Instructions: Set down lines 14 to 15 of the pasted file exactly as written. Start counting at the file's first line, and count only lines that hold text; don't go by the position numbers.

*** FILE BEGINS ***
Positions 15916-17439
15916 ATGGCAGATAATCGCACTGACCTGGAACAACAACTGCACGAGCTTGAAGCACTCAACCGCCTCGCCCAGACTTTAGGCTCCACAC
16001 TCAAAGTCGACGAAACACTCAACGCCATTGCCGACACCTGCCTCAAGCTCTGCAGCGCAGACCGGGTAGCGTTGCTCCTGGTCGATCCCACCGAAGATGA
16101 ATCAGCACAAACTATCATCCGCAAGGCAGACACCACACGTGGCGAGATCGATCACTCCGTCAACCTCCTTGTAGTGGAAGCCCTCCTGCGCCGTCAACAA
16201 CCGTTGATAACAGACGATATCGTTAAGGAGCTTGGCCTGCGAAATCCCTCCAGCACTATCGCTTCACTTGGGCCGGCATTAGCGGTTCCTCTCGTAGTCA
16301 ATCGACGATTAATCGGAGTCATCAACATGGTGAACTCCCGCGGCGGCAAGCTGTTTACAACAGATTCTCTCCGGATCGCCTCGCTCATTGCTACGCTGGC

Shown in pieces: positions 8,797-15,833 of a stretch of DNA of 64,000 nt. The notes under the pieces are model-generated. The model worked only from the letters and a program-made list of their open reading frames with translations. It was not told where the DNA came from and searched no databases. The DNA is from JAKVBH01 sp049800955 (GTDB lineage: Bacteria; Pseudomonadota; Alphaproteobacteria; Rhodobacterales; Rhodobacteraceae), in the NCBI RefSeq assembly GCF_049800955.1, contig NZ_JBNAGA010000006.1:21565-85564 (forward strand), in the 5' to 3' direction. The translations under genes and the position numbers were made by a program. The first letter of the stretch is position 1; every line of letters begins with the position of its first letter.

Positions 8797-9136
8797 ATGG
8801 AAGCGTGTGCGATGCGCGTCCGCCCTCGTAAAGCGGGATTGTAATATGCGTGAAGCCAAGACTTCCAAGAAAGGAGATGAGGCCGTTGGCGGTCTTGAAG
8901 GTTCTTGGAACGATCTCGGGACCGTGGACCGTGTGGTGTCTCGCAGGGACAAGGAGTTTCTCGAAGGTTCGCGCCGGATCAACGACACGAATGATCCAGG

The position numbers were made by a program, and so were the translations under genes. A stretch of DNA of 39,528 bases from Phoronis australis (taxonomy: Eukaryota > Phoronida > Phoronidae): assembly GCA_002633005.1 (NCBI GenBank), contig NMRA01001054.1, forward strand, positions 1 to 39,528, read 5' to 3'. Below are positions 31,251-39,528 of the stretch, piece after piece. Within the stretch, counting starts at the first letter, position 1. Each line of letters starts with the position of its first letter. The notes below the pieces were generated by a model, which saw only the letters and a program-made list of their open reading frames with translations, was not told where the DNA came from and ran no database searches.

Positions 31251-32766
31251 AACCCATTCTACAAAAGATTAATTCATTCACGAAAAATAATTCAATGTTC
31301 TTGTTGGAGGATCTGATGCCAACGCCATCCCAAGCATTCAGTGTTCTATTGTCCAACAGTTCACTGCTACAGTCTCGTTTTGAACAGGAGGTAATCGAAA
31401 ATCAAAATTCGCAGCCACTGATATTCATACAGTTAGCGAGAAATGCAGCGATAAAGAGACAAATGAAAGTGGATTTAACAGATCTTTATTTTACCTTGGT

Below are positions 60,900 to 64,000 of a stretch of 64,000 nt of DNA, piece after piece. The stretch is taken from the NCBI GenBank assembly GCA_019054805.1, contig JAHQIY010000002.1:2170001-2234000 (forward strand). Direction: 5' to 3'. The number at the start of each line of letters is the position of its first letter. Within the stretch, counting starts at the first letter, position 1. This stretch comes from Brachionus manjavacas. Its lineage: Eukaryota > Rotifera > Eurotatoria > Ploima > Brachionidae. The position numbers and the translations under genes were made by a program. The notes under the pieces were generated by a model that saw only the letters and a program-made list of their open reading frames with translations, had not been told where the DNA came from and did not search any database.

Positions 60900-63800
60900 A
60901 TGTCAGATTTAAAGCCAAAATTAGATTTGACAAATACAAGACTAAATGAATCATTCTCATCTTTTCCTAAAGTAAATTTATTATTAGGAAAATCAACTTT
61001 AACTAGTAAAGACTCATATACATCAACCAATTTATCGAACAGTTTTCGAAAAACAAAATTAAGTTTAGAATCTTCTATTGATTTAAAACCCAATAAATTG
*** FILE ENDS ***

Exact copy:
31251 AACCCATTCTACAAAAGATTAATTCATTCACGAAAAATAATTCAATGTTC
31301 TTGTTGGAGGATCTGATGCCAACGCCATCCCAAGCATTCAGTGTTCTATTGTCCAACAGTTCACTGCTACAGTCTCGTTTTGAACAGGAGGTAATCGAAA